Financial stocks continue to be strong in December, but I have some serious concerns about this sector. Although financials will lead markets on days where hopeful investors believe in businesses fully re-opening in 2021, be cautious. Interest rates, a huge driver of banking revenue, are still at unprecedented lows and will not change until possibly 2022-2023. Until these rates start rising again, profit margins will continue to narrow.
Although higher quality loan applications, and an influx of new investors have helped certain banking stocks, I worry about overheating in this sector. Judging from its RSI, the decline in volume, pricing position relative to its moving averages, and proximity to its 2020 high, the signs are obvious. Without rising interest rates, it’s hard to truly justify these gains - despite the optimistic tailwinds.
The theme of mixed sentiment continues for this sector. However, because so much of the sector’s revenue depends on interest rates, and those will not go anywhere for at least the foreseeable future, I have this at a SELL. Take the profits while you can!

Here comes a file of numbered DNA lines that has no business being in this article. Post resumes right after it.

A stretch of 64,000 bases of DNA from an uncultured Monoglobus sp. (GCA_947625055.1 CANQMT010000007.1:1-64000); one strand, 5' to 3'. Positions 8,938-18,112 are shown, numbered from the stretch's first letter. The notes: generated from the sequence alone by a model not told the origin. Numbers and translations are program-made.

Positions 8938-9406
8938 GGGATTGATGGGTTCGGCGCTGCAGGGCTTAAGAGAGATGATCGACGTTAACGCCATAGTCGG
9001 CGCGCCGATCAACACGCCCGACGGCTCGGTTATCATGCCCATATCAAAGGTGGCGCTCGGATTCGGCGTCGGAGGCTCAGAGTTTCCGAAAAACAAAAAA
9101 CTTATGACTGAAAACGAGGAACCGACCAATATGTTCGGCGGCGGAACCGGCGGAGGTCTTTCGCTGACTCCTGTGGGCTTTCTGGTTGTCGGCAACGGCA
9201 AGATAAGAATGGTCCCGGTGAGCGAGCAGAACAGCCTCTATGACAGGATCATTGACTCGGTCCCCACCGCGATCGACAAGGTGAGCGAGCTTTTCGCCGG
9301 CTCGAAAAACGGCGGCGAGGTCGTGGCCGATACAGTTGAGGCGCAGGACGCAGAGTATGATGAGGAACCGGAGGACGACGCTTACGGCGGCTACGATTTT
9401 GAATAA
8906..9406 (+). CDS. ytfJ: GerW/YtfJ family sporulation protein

Energy is a sector largely dependent on sentiment, with several question marks. On one hand, Christmas and New Years are coming up, oil exceeded $50 a barrel for the first time in months, and there could be imminent travel demand. On the other hand, unless you have been living under a rock, the pandemic’s numbers are through the roof and could get even worse. On optimistic days, energy will lead the S&P 500. On pessimistic days, it will be the laggard. These aren’t just small moves that we’re talking about either. These are major percentage swings on a day-to-day basis.
It is a very difficult sector to make a bullish call on. There are still simply too many headwinds to be overly euphoric. While energy is still largely undervalued, the RSI is trending towards overbought, the volume is not stable, and most importantly, nobody truly knows what oil’s long-term prospects are with the increased adoption of renewable energy and ESG investing.